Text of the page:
This vital link between Inverness and the 231 miles of railway north thereof was severed when on the morning of Wednesday 8th Feb floodwaters destroyed the Ness Viaduct.
Originally built in December 1861, Miss Mitchell the daughter of the engineer Joseph Mitchell of Inverness and the Ross-shire Railway Co. laid the keystone of the viaduct, the next day the railway as far as Dingwall was opened by Colonel Yolland.
Scotrail Photograph was in the Newspaper and an assurance the viaduct would be built to bridge the 400feet gap across the Ness river. The original structure cost £13,500 to build and was a ‘B’ listed structure and at first it was reported as possibly too expensive to build a replacement bridge. However the Scottish Office Historic Buildings and Monuments, Mr Gavin Burns, acting Regional Civil Engineer for Scotrail said “ The new single track viaduct gap was likely to have three spans with concrete piers supporting a steel superstructure with a concrete deck. We are examing the possibility of using the existing abutments for the new bridge. Consideration is being given to building the bridge to carry freight trains as well as the Super Sprinters which will operate on the far North and Kyle Lines” “The aim is to have the new bridge open to traffic by the middle of May 1990 next year” he added.
It is understood that an agreement to construct the viaduct to carry freight has been made in principle, however formal spending consent has not yet been obtained. Until its collapse the old bridge carried 50,000 tones of freight a year. A major factor could be the proposal to use Dounreay as a national nuclear- waste repository. The decision was expected fairly, as it was likely that 15 trains per week would travel to Dounreay with Waste material.
One local suggested that this would persuade the people of Ardgay and Lairg that perhaps the building of a Dornoch Firth crossing would be a good idea !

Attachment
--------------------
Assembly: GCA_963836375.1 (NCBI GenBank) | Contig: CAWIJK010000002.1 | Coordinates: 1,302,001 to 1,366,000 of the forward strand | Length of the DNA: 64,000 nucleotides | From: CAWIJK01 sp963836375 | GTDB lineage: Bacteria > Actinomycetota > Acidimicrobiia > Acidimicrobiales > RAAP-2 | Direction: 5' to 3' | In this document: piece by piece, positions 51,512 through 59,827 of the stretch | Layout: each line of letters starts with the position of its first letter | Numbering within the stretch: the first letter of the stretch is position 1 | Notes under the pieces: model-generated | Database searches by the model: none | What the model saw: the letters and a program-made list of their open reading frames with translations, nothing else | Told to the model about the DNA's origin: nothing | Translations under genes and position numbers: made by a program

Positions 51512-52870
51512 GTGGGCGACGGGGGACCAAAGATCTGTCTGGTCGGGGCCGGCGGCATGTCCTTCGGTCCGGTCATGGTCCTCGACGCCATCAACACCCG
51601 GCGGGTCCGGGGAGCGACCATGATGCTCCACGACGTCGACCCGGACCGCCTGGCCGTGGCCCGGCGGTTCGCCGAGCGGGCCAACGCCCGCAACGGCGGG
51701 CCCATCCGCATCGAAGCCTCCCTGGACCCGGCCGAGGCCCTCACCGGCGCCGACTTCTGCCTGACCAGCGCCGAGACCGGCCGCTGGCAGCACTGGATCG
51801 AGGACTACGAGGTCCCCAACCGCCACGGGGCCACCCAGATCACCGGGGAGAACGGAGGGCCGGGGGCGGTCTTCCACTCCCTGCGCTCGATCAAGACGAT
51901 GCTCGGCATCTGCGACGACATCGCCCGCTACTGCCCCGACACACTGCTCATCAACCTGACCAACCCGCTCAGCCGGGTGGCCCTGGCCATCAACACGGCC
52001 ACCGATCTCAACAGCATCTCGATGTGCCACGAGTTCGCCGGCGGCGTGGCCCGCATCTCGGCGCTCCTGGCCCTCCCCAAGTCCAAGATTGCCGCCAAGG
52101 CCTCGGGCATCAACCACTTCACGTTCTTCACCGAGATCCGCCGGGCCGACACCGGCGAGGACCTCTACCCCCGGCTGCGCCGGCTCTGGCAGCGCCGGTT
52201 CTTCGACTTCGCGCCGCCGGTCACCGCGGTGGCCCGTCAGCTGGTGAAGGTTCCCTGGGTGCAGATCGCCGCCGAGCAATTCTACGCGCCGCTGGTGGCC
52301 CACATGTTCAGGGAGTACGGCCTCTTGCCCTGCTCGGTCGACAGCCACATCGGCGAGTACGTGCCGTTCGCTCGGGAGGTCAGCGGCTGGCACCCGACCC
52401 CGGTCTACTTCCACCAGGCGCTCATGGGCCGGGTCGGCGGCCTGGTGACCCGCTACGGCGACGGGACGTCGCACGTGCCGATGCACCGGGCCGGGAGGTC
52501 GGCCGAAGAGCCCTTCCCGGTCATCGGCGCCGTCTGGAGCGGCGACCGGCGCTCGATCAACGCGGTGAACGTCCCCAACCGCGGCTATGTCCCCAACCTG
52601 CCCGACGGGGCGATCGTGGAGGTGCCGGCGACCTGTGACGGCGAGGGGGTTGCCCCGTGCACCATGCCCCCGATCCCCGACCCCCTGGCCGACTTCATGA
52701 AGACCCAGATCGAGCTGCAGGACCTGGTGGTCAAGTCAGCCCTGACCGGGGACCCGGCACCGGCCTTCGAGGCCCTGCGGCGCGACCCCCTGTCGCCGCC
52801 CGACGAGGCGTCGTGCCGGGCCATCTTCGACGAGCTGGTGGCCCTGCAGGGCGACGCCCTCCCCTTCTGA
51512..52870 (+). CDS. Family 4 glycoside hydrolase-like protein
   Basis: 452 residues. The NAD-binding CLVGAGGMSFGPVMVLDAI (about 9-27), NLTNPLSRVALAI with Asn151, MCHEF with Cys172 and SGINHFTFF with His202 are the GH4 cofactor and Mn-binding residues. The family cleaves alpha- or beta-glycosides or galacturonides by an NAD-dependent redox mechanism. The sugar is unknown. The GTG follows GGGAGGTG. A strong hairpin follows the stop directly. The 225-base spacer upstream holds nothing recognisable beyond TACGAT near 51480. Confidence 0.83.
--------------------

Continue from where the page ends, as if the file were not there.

Following the Inverness incident divers have been carrying out tests on the other north viaduct those at Evanton and Alness were given a clean bill of health. The Connon viaduct south of Dingwall has been closed after flaws were found; it is expected to be repaired by mid May. This has of course not caused too many problems as the viaduct is situated on the section of line being operated from Dingwall with a replacement bus service between there and Inverness.
The recent building of road bridges across the Beauly and Cromarty Firth part of the A9 upgrade, this resulted in a much shorter road journey to Dingwall and therefore the use of buses had made little difference to the overall journey time.
Scotrail are going to great Lengths to ensure the service to the North, locomotives and coaches sets stranded are being serviced in the open in Dingwall, but a temporary depot is being built at Muir of Ord.
Morrison Construction Group are the main contractors for the £250.000 task of dismantling the former depot at Brassie in Ayrshire and transporting it to Muir of Ord for the depot. The five Sprinter sets due to be transported on Tuesday 28th March, however the transporter is 100 feet long and has 64 wheels vehicle it was due to be in Inverness
Was delayed due to a faulty wheel, and arrived the following week, and special ramps had been constructed in the car park at Inverness station, and then to Invergordon to allow rail vehicles to be driven straight onto the track.
The Class 156 Sprinters had been tested they went into service on the existing timetable.
Two units went to Wick and Thurso for driver training. The new four- trains a day timetable which reduced journey times of up to 30 minutes were introduced. The Kyle Line services remained locomotive hauled until two new Sprinters could be moved by road. The cost of all the moves and providing the facilities was thought to be in the region of about £2 million.
Scotrail had taken out numerous adverts in the local press stating their commitment to the North of Scotland Highland Lines, and sent letters household in Caithness and the Highland area, giving full details of their plans plus some deals with regard to Highland Railcard. Within the few months a further letter was sent to the entire household informing the inhabitants of the new timetables.
The publicity caused by firstly the removal of the old bridge material and the introction of the Sprinter Trains was a great success and made the people in the north very aware of the new services. All this work was completed and opened on 9th May 1990, just over one year after the collapse, the new bridge measured 669ft long (203.9m) and was some 40ft (12.2m) from the River bed.